This well-illustrated book is another in a series of fine science books published by the Smithsonian and one that should certainly be read by anyone interested in our beginnings
78 of 79 people found the following review helpful
5.0 out of 5 stars Engaging text, beautiful artwork,
The romantic days of the search for the "missing link" are gone, and as science writer Carl Zimmer reminds us, that is all to the good since the very idea of a "missing link" is a misdirection. What we have today is the search for human ancestors and for a distinction to be made between our ancestors and other ancient hominids. This book with its beautiful prints and photos, engaging drawings and helpful charts, and especially the sprightly text by Zimmer brings the general reader up to date (circa 2005) on the latest developments.
There's a lot going on. There's the controversy about Homo floresiensis, thought to be a tiny hominid, found in Indonesia in 2004. Zimmer presents the arguments. Some think that Homo floresiensis is an island adaptation of Home erectus, the first hominid to make it out of Africa 1.8 million years ago. After all, island adaptation often leads to diminished size. There are fossils of now extinct small elephants in Indonesia. But others believe that the skull found is an anomaly, a case of microcephaly, a birth defect. I'm betting on the latter.
There are wooden spears found that are around 400,000 years old, meaning that Homo habilis or Homo ergaster (who may be one and the same) or the more recently discovered Homo heidelbergensis were accomplished tool makers long before Homo sapiens arrived on the scene. There is the idea that Homo neanderthalensis is a cold climate, European adaptation of Homo erectus.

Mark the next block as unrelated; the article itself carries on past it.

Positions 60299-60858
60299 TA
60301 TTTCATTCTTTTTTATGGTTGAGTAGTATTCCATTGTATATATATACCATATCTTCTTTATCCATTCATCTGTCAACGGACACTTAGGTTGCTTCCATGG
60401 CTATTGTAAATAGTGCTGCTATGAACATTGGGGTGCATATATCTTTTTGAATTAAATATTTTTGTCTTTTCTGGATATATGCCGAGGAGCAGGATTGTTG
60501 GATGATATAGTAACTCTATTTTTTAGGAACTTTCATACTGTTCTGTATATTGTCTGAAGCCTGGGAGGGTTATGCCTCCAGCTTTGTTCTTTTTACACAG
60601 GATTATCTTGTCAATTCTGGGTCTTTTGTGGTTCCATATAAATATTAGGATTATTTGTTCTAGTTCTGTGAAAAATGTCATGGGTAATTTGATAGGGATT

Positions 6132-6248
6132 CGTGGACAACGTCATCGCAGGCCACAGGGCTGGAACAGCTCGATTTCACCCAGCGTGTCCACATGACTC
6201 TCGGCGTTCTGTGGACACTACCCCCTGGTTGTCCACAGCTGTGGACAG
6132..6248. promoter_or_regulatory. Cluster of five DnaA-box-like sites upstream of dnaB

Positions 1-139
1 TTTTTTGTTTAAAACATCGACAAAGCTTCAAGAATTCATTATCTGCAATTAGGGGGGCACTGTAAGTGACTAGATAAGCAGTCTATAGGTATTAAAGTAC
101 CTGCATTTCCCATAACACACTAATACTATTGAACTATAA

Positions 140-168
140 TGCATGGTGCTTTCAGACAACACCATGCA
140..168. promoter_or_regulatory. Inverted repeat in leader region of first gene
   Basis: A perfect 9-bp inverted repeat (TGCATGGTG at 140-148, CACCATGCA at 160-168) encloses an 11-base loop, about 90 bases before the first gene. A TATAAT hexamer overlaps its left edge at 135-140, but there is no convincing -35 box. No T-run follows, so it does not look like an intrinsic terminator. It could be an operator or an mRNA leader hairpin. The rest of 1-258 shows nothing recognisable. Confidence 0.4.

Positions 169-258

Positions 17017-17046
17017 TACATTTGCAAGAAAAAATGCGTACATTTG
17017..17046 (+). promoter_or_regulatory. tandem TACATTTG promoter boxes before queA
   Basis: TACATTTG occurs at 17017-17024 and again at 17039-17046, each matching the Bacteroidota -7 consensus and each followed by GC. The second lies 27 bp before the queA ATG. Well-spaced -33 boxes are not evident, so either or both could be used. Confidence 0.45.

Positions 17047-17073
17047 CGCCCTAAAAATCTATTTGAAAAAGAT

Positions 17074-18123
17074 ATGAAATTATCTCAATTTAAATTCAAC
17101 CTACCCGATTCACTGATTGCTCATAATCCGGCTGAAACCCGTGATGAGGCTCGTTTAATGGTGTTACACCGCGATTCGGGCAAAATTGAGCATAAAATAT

Part of the excitement in paleontology is in the new fossil finds, and part is in our new-found ability to analyze DNA samples to map the spread of Homo sapiens. This allows us to see the "out of Africa" phenomenon in three main stages: (1) Homo erectus leaving Africa 1.8 million years ago, followed by (2) Homo heidelbergensis expanding into not only Europe and the Near East and China, but into Southeast Asia as well. Finally (3), about 130,000 years ago, Homo sapiens begin to move out of Africa, first into the Levant and then into East Asia and Australia (50,000 years ago), then into Europe and Siberia (40,000 years ago) and ultimately into the Americas (20,000 years ago). Incidentally, this book has Homo sapiens coming onto the scene almost 200,000 years ago.